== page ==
Sudden Acute Small Fiber Neuropathy with Pre-Diabetes

My Acute Neuropathy Story

To be as concise as possible, I’ll just give the facts with a timeline.

May 2016 - While at my office one day, I began having a sudden burning sensation in both of my forearms. Having no idea what it was, I left work early and went home. I took Benadryl thinking I was having an allergic reaction to something in my environment.

I began to see a long string of doctors. Finally making it to a neurologist, and having already self-diagnosed as neuropathy, I was given standard neurological tests and told everything, on the surface, looked fine. A battery of blood tests (heavy metals, multiple myeloma, etc) were ordered. Everything was normal except a high A1C and a low Vitamin D count. I was sent for an EMG. I asked about having a brain MRI and was told I didn’t need one.

EMG done of both legs and lower back. EMG found no neuropathy. I was perplexed because the extreme burning sensation told me otherwise. I later learned that Small Fiber Neuropathy could not be detected during an EMG.

I was also tested for Lyme, HIV, Syphilis and certain autoimmune markers.

Because the neurologist could not find anything unusual in a physical exam or blood tests, he chalked my issue up to a blood glucose problem. Advised me to see an endocrinologist. Put me on Gabapentin, which gave me cognitive issue, so later was moved to Cymbalta, which did give some relief. I was having extreme anxiety and depression because of the limiting nature of the pain so Cymbalta added a much needed mood boost, as well. I was told that the neuropathy may heal over time but there was no guarantee. Treating the symptoms was my only option, at the moment.

We ended up driving 8 hours round trip to the Cleveland Clinic for a second opinion. The neurologist I saw had reviewed all of the medical records I brought immediately prior to our appointment. We spent about an hour talking and doing a more through clinical exam. She remarked that I was “boring” neurologically and she couldn’t find anything wrong. She suggested a skin biopsy for confirmation of SFN.

The biopsy was performed and I received the results two weeks later. Severe sensory small fiber neuropathy in all 3 test sites (ankle, knee, thigh).

My question to you is this: Has anyone else experienced acute neuropathy in a similar fashion as myself? I’ve read of many cases of tingling and abnormal sensations developing after many years of uncontrolled blood sugar but not many people who have experienced neuropathy as severe and quickly as I have.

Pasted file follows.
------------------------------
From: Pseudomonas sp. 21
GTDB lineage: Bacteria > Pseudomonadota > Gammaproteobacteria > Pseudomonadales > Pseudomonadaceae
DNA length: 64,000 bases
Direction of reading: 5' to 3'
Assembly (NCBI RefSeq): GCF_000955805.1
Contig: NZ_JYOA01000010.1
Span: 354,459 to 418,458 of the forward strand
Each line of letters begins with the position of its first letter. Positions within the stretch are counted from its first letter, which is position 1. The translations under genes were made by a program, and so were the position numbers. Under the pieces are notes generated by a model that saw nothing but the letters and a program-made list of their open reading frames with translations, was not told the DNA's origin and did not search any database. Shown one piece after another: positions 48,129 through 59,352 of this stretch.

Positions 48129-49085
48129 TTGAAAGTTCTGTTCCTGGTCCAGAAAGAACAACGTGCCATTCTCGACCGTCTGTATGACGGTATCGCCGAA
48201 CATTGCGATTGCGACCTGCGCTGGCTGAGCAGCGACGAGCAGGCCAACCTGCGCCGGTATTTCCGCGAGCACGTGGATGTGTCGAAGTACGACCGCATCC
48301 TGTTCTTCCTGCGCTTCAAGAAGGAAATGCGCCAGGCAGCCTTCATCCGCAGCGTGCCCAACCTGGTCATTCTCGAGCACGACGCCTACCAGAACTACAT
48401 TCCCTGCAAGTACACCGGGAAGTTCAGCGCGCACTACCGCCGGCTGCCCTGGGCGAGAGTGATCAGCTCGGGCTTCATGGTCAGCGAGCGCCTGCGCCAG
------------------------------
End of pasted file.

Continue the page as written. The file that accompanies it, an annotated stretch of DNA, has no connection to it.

FYI that I’m now on Metformin for glucose intolerance and Victoza but my neuropathy has not gotten better.

  • Jamie

Hi James.

Sorry you are going through this and it is so debilitating.
Can I ask how high your a1c is?

Some people may be sensitive to sugar levels and have debilitating neuropathy at levels that other people don’t. I have read on this site of some people having severe complications even with a1c in the 5s. While others may not have any apparent problems.

Or this could be unrelated to diabetes? I am assuming that b-vitamin levels were all tested and are at mid-range or better? Another consideration could be that although A1c is not very elevated (A1c is only an average), that you are having spikes in blood sugar after eating. These spikes may be high enough to cause progressive damage.

Neuropathy, if it is blood sugar related, is known to be able to be reversed by strict normalization of blood sugars. However, the pain may get worse (during regeneration) before it gets better. Given the debility of your condition, this approach may be worth a try.

If one follows the teachings of Dr. Richard Bernstein, one considers that strictly normal blood sugar is 83 +/- 10, maintained at all times. This would be achieved with low carb eating, and meds as necessary. Use of a CGM (continuous glucose monitor - I like freestyle libre - which can be used for 2 weeks at a time) to see actual blood sugar behaviors could be very useful, alternatively frequent testing may be used.

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This is probably far-fetched, but was celiac disease ruled out? I know you mentioned autoimmune testing, but I bet that antibodies test was not ordered. Neuropathy is common in celiac disease which is systemic and not just a GI issue (often people are misdiagnosed with MS). Many celiacs display do not display traditional celiac GI symptoms. I oddly, when exposed to gluten, I get itching on my forearms, but no rash that can last for months.

Get tested before even considering a gluten free diet.

Another theory? New medications? I took Cipro (antibiotic) after a surgery. I suddenly developed nerve pain in my leg and foot (buzzing, electrical shock). It took six months to resolve. You can google the side effects of this drug.

Again, way out there…but you never know. Just hate for you to assume diabetes is the cause. Keep advocating for your health.

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My highest A1C, to date, was 6.5% but I suspect that it’s crept up .5-1% since then.

B6 and B12 levels were checked. My B12 was on the low side but nothing extraordinary. My B6 was not elevated (another cause of neuropathy). Since then, I’ve taken a B12 supplement given to me by my neurologist.